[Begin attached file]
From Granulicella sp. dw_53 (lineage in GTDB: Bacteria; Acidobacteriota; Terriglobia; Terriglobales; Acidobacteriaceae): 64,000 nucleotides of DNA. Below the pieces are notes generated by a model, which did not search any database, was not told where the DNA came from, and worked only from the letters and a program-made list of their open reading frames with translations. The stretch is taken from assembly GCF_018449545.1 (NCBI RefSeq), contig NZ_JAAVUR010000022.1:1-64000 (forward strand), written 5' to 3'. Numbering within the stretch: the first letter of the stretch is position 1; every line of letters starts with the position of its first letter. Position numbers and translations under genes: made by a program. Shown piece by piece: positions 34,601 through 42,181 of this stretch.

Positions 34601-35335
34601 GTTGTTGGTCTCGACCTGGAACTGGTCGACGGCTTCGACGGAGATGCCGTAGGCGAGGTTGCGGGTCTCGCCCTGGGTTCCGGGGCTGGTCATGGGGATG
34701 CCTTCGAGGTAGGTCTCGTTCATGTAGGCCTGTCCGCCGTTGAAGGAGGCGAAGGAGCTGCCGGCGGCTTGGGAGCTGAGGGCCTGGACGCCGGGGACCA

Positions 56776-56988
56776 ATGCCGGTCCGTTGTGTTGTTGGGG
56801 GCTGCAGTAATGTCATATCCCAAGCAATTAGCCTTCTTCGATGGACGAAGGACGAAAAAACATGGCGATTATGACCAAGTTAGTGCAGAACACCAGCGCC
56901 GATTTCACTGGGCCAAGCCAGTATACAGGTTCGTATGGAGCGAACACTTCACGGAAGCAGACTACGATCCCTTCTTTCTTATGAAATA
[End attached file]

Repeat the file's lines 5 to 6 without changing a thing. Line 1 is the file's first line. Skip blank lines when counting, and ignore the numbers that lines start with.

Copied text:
Positions 56776-56988
56776 ATGCCGGTCCGTTGTGTTGTTGGGG